The Golden Gate Bridge in San Francisco, California, is easily one of the most famous suspension bridges in the world. Meanwhile, the Choluteca Bridge in Honduras is called the “bridge to nowhere.”
But what on earth do these two bridges have to do with contract management? More than you would realize, as it turns out. Let’s take a look at how.
What two bridges can teach us about contract management
At first glance, these two bridges may have nothing in common beyond being suspension bridges. However, both bridges survived natural disasters: the Golden Gate, the Loma Prieta earthquake in 1989, and the Choluteca Bridge, Hurricane Mitch in 1998. While both came through these catastrophes with minimal damage, the Golden Gate remained functional with minimal damage to the bridge itself and the roads surrounding it, thanks to excellent public works planning and a bit of foresight. The Choluteca, however, was left unusable after all roads to and from it were destroyed and washed away in the storm.
While the history of two bridges seems like an odd metaphor for business contracts and the value a contract manager brings, it makes sense when you look at it through the lens of building something correctly from the start. Traditionally, when two parties put together a deal, various teams are involved, from bid managers to legal to delivery, and, finally, to finance. Many of them will try to negotiate the most favorable deal for their own department or organization and ignore parts of the contract that don’t deal specifically with their department or job function. Often, this leaves vital details of the schedule such as exit plans, baselining, Governance and Key Performance Indicator (KPI) for the delivery to be hammered out later.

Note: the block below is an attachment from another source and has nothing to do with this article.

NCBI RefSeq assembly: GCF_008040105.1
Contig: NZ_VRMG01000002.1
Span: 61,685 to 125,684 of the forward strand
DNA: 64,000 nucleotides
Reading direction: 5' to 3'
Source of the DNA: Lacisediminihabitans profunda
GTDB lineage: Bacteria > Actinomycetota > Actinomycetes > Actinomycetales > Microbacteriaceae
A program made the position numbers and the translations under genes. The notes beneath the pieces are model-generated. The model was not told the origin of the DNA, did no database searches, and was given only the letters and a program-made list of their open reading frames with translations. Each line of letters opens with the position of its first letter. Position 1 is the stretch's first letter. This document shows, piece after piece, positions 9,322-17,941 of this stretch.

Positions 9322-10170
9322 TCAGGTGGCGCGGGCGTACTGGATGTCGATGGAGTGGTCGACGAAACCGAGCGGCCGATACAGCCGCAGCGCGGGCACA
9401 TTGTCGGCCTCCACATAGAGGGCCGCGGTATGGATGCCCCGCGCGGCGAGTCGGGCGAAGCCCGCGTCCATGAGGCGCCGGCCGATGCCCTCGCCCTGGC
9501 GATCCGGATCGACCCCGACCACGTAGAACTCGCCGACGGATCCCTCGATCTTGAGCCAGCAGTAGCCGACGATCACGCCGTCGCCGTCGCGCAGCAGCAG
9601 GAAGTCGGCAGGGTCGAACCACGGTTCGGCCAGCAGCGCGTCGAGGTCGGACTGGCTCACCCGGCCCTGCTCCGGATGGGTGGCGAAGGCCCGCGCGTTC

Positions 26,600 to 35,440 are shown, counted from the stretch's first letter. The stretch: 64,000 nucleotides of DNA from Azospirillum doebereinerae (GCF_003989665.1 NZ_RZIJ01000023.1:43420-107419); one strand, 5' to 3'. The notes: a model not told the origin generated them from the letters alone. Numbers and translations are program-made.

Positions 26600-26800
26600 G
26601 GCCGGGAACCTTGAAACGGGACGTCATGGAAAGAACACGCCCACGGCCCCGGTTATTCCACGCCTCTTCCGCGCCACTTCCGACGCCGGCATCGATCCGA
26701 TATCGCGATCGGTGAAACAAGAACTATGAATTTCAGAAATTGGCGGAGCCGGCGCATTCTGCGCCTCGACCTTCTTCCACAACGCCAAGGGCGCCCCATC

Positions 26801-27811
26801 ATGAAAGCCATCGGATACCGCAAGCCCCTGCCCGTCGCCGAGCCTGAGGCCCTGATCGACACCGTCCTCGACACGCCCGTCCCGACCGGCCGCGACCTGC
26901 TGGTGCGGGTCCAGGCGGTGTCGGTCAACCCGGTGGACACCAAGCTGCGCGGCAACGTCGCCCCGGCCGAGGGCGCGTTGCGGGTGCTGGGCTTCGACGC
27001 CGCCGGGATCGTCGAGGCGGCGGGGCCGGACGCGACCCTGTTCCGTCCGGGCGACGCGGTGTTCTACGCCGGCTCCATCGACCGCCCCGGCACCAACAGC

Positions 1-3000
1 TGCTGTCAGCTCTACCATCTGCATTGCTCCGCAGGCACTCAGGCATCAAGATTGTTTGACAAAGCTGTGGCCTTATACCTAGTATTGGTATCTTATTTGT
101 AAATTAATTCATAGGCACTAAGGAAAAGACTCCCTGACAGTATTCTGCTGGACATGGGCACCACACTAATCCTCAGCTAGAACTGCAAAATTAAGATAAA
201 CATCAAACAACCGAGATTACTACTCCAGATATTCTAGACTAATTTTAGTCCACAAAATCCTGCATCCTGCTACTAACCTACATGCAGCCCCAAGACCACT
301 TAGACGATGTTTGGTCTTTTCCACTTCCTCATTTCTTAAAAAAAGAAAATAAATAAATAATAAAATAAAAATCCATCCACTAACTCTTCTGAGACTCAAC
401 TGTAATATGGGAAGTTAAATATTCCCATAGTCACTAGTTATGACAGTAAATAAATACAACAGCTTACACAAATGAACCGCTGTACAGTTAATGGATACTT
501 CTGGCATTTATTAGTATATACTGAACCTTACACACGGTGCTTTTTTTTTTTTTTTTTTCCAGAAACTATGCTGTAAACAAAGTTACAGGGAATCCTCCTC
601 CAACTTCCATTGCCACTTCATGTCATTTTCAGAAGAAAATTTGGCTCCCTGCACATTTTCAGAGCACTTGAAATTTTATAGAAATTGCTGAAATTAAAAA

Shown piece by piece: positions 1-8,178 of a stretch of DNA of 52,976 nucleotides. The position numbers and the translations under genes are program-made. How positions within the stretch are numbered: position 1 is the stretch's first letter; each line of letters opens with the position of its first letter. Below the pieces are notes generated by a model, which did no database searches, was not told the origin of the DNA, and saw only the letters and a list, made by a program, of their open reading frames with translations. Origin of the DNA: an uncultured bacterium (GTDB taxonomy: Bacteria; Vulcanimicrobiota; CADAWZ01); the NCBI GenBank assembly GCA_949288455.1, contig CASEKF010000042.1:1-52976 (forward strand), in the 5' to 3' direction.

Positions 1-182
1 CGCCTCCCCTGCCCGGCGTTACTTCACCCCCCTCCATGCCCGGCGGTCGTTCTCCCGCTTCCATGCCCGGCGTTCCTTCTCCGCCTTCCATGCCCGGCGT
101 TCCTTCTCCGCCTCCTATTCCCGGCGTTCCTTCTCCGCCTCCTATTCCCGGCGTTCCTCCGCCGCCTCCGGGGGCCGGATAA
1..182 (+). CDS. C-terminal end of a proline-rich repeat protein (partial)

People often forget the primary role of a contract is to do business and not focus on what can be gained for specific departments. When people are too focused on what their particular department can deliver and not the contract as a whole, the contract is a bit like the Choluteca Bridge – it’s concrete but doesn’t lead anywhere.
The role contract managers play in negotiations
According to a report from World Commerce & Contracting (formerly IACCM), proper contract management can save up to 9.2% of the contract value. A strong contract and commercial manager (CCM) takes responsibility for the contract, obtains the required inputs from all the parties involved, sets the schedule critical key dates, discusses the obligations, dependencies, and risks, and mitigates any issues that may arise while looking at the contract as a whole. A CCM makes a real difference when making the deal useable by delivery, business, legal, finance, and even the other party. Likewise, if a detail or condition needs to change, a CCM will amend the contract to reflect these new provisions.
By introducing a CCM into the contracting process, there is less focus on what each team wants and more focus on the contract as a whole Ultimately, a CCM’s role is to bridge the negotiations done by each department and make a contract like the Golden Gate Bridge, where the contract’s infrastructure or details are robust and reliable, ensuring that it can withstand any potential problems down the line.
If you feel like you are on the Choluteca Bridge, engage a CCM and make your contract like the Golden Gate instead!
Capgemini helps Fortune 100 companies drive meaningful intelligence out of their thousands of contract documents. Learn more about how Capgemini’s Contract Compliance & Optimization (CCO) solution provides a broader and deeper solution to your compliance, cost reduction, and spend protection goals, from an often-overlooked area – the written contract.
To learn how Capgemini can provide the correct contract management platform for your organization, contact: email@example.com
Mani Agarwal advises clients on commercial and contract management transformation initiatives. He helps organizations transform their contract lifecycle and contracts portfolio by implementing the right AI and ML tools. He also uses his expertise in optimizing the performance of contracts to ensure maximum value through all contractual opportunities and avoid any revenue leakage. Mani is a qualified lawyer and an elected member of the prestigious IACCM Council for IT and Outsourcing Networks.